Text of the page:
January 26, 2006

Many Retired Find Themselves Going Back to Work

Healthcare too costly for seniors to afford unlimited leisure time--Retirement Plan Advisor, January 2006

Who doesn't have great dreams for their retirement, grandiose plans for what they're going to do with all that free time?

Well, folks, you might as well put those dreams on hold, because most of us are apparently only going one place after we retire: Right back to work.

According to a recent survey released by Putnam Investments entitled "The Working Retired," that much-anticipated phase of life that is retirement is increasingly proving to be nothing more than a very brief hiatus for much of America's working population. The survey found that seven million previously retired Americans returned to work for pay after a non-working hiatus that averaged only 1.5 years.

The number of working retired is only going to increase in the coming years, says David Tyrie, director of retirement services at Putnam. The survey states that 67% of the current workforce aged 40 or older plans to resume working after they retire, and in most cases, it is not because people want to, but because they feel they have to. "There are those who want to go back to work, and then there are those who have to," Tyrie says, and this should serve as a wake-up call to all. "If you have the money you need for your retirement, you are all set, and you are happy. If not--well, that's why people return to work."

Indeed, the fear of not having enough cash to fund the high costs of retirement (healthcare in particular) is pushing many people to rejoin the workforce, Tyrie says. Granted, many of us are still able-bodied and mentally sharp at the age of 65, and therefore perfectly equipped to take on full-time work, and many of us probably even want to return to work. "You're going to see more and more people returning to work after they retire because they haven't saved enough," he continues.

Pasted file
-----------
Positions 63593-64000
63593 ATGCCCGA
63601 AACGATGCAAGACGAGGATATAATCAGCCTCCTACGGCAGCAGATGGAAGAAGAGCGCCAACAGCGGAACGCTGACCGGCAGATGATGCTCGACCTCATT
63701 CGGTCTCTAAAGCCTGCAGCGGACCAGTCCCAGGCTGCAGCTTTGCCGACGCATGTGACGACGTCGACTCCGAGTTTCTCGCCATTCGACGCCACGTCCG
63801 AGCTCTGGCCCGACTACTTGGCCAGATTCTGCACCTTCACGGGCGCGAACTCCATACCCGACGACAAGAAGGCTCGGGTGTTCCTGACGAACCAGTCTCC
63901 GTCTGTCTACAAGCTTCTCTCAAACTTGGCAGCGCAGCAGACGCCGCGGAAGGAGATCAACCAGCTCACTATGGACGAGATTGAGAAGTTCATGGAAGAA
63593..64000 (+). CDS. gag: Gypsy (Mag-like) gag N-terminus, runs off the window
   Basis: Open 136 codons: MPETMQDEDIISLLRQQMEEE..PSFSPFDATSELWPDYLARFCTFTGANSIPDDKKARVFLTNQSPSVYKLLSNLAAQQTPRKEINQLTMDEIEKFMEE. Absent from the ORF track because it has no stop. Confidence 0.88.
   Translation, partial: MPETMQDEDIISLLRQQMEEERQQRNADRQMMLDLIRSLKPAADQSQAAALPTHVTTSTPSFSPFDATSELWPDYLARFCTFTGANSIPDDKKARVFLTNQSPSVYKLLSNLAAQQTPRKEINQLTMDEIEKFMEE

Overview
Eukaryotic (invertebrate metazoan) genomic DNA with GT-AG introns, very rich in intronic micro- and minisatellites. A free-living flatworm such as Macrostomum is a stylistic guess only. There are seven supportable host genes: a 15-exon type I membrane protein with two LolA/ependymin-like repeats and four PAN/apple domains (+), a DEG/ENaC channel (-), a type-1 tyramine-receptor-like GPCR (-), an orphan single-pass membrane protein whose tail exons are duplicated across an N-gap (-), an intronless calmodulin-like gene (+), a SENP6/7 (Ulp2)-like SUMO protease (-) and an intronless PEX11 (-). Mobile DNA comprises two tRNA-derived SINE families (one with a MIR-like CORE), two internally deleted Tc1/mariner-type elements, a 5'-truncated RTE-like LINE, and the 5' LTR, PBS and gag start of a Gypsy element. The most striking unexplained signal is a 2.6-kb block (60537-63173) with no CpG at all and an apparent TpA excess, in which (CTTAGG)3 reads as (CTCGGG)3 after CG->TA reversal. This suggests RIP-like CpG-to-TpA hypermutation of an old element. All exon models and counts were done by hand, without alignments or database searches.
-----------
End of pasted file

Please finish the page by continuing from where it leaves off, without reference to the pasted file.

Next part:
According to Tyrie, the main reason why people who return to work after they retire have not saved enough is because they do not have an adequate retirement plan in place. Certainly, the group surveyed by Putnam is in a advantageous situation vis-?? 1/2 -vis a large percentage of the American workforce, earning on average $87,000, per annum, a wage that is 60% higher than that of traditional non-working retirees (in their post-retirement jobs, though, these people make less than they did before). The working retired are, in general, also about twice as likely to have a college degree, but surprisingly, over half (60%) still carry a mortgage, a large percentage for people in their sixties and even seventies.

The working retired who participated in the survey also have, on average, investable assets of about $400,000, but 70% of them wish they'd started saving more, and sooner. The only way this is going to change, Tyrie says, is if people get a retirement plan in place early on in their working lives.

"People need to have a greater consciousness of the realities of retirement," he says. "They need to have correct expectations and goals, and a monitoring system for their plans."

While the onus has largely fallen upon individuals themselves to hold the reins when it comes to their retirement income, corporations also have their share to do, Tyrie says. Implementing features such as auto-enrollment in 401(k) plans--something that is going to become more and more prevalent going forward--can help people a great deal, he says, as can using the services of financial advisors.

In fact, this survey has really shone a spotlight on financial advisors, according to Tyrie. "They can add a lot of value to saving for retirement by helping people with their plans," he says.

The results of the survey have also highlighted the increased need for companies like Putnam to work closely with financial advisors to meet the needs of clients, Tyrie says, by tailoring investment vehicles for them and offering other kinds of help and solutions. Putnam has started giving participants in their 401(k) plans a "Gap Analysis," Tyrie says, a statement that shows the status of a person's 401(k) with respect to their goals and that offers ways in which the "gap" can be filled.

With a more proactive approach from all parties--individuals, corporate management, financial advisors and investment firms--the goal of making sure that more people return to work because they want to rather than because they have to can become a reality, Tyrie says. The good news is that the retirement picture is getting better, he says, and with the demonstrated backing of the U.S. government (Congress is doing a lot to ensure that the foundations for correct retirement planning are in place), things can only improve further.

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